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Extent:
Domestic
United States
Element:
18 year old
females
II. Determine the Sampling Frame
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A sampling frame is a representation of the
elements of the target population.
It consists of a list or set of directions for
identifying the target population.
How can you get access to them?
e.g.
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telephone book
a mailing list purchased from a commercial
organization
Yellow page
III. Select Sampling Techniques
Sampling
Techniques
Nonprobability
Sampling
Techniques
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Probability
Sampling
Techniques
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Probability
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Non-Probability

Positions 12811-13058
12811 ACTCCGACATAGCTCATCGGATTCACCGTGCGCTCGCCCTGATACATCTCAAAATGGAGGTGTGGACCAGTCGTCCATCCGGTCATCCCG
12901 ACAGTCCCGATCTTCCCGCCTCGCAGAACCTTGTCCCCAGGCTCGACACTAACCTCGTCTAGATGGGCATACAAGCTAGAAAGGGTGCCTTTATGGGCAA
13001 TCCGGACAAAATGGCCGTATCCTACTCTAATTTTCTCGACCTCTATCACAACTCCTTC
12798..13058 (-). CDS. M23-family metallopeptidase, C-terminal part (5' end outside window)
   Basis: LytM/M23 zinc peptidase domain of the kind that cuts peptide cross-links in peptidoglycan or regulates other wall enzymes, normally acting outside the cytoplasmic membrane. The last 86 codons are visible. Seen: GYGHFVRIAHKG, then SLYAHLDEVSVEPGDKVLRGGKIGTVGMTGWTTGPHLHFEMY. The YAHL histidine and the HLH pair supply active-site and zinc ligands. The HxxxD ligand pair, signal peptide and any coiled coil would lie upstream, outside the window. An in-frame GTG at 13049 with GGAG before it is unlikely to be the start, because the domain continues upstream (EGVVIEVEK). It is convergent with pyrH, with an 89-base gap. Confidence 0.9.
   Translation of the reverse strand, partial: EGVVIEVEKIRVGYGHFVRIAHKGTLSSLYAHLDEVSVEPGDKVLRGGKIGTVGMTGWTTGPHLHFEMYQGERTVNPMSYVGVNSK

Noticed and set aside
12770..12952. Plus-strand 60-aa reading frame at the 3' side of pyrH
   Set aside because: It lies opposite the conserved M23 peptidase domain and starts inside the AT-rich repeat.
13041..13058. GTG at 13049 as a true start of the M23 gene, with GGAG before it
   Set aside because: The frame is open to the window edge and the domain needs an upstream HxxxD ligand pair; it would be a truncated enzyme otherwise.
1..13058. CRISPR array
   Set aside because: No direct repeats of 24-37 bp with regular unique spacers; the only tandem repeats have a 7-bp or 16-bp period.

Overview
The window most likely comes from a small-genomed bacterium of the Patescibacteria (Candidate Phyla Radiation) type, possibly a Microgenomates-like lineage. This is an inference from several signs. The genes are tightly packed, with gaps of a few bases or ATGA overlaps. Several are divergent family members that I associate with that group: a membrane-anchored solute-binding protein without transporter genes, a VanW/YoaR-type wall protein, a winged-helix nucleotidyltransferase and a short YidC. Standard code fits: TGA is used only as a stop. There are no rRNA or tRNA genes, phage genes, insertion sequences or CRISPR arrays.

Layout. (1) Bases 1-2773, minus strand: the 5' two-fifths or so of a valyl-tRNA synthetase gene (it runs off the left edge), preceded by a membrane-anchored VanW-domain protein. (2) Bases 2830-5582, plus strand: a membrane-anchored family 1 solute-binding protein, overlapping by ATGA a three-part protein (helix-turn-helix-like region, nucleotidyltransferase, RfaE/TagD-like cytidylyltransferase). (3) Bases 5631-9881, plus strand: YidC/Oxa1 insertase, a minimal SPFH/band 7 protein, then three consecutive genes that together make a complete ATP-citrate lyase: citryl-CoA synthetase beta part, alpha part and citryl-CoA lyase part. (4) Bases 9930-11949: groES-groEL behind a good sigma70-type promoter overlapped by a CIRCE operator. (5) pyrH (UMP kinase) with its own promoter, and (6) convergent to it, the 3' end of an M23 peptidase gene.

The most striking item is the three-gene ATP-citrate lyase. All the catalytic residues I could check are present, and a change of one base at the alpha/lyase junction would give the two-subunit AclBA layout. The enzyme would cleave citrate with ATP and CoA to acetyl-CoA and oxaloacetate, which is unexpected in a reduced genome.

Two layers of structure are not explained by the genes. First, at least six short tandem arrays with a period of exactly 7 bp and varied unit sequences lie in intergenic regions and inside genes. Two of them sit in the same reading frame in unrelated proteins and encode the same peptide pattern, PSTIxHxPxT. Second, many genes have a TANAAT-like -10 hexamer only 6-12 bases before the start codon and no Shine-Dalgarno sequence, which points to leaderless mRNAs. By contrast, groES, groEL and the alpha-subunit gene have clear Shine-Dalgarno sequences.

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Population elements are selected in a non-random
manner
Advantages of Probability Samples
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Every element has a known, non-zero probability of
inclusion in the sample
Allows quantification of sampling error
Generally more representative
Probability Sampling Techniques
Probability Sampling Techniques
Simple Random
Sampling
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Systematic
Sampling
Stratified
Sampling
Cluster
Sampling
Nonprobability Sampling
Nonprobability Sampling Techniques
Convenience
Sampling
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Judgmental
Sampling
Quota
Sampling
Snowball
Sampling
Simple Random Sampling
Each element of the population has the same
known nonzero probability of inclusion
Example:
Random selection
from voter
database
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Simple Random Sampling
Mechanics
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Table of random numbers
Computer generated random numbers
Random digit dialing
• Easy to implement
• Does not always require a list
(e.g. random-digit dialing)